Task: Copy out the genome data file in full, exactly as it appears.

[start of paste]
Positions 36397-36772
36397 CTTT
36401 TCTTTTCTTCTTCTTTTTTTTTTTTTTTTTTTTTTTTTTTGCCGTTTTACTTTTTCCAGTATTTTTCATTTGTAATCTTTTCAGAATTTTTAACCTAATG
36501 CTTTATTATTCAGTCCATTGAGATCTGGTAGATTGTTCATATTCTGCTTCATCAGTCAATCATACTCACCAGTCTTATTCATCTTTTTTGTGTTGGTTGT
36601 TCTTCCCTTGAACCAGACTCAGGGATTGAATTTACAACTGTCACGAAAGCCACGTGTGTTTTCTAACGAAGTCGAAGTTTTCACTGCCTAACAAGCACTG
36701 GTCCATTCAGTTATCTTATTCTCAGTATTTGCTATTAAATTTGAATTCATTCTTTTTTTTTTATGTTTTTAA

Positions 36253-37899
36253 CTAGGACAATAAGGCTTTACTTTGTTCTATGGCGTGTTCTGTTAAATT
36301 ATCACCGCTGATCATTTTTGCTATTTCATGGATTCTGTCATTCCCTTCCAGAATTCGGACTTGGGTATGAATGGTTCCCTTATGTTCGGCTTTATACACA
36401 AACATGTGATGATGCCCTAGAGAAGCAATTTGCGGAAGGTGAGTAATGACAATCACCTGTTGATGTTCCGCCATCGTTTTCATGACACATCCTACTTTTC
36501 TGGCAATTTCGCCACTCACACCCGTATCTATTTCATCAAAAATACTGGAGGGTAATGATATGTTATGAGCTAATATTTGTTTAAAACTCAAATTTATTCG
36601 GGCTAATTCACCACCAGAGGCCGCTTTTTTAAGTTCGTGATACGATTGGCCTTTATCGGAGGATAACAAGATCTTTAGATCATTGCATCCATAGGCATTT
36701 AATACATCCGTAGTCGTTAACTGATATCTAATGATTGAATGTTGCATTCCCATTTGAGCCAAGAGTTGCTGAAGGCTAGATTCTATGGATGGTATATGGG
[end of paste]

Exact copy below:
Positions 36397-36772
36397 CTTT
36401 TCTTTTCTTCTTCTTTTTTTTTTTTTTTTTTTTTTTTTTTGCCGTTTTACTTTTTCCAGTATTTTTCATTTGTAATCTTTTCAGAATTTTTAACCTAATG
36501 CTTTATTATTCAGTCCATTGAGATCTGGTAGATTGTTCATATTCTGCTTCATCAGTCAATCATACTCACCAGTCTTATTCATCTTTTTTGTGTTGGTTGT
36601 TCTTCCCTTGAACCAGACTCAGGGATTGAATTTACAACTGTCACGAAAGCCACGTGTGTTTTCTAACGAAGTCGAAGTTTTCACTGCCTAACAAGCACTG
36701 GTCCATTCAGTTATCTTATTCTCAGTATTTGCTATTAAATTTGAATTCATTCTTTTTTTTTTATGTTTTTAA

Positions 36253-37899
36253 CTAGGACAATAAGGCTTTACTTTGTTCTATGGCGTGTTCTGTTAAATT
36301 ATCACCGCTGATCATTTTTGCTATTTCATGGATTCTGTCATTCCCTTCCAGAATTCGGACTTGGGTATGAATGGTTCCCTTATGTTCGGCTTTATACACA
36401 AACATGTGATGATGCCCTAGAGAAGCAATTTGCGGAAGGTGAGTAATGACAATCACCTGTTGATGTTCCGCCATCGTTTTCATGACACATCCTACTTTTC
36501 TGGCAATTTCGCCACTCACACCCGTATCTATTTCATCAAAAATACTGGAGGGTAATGATATGTTATGAGCTAATATTTGTTTAAAACTCAAATTTATTCG
36601 GGCTAATTCACCACCAGAGGCCGCTTTTTTAAGTTCGTGATACGATTGGCCTTTATCGGAGGATAACAAGATCTTTAGATCATTGCATCCATAGGCATTT
36701 AATACATCCGTAGTCGTTAACTGATATCTAATGATTGAATGTTGCATTCCCATTTGAGCCAAGAGTTGCTGAAGGCTAGATTCTATGGATGGTATATGGG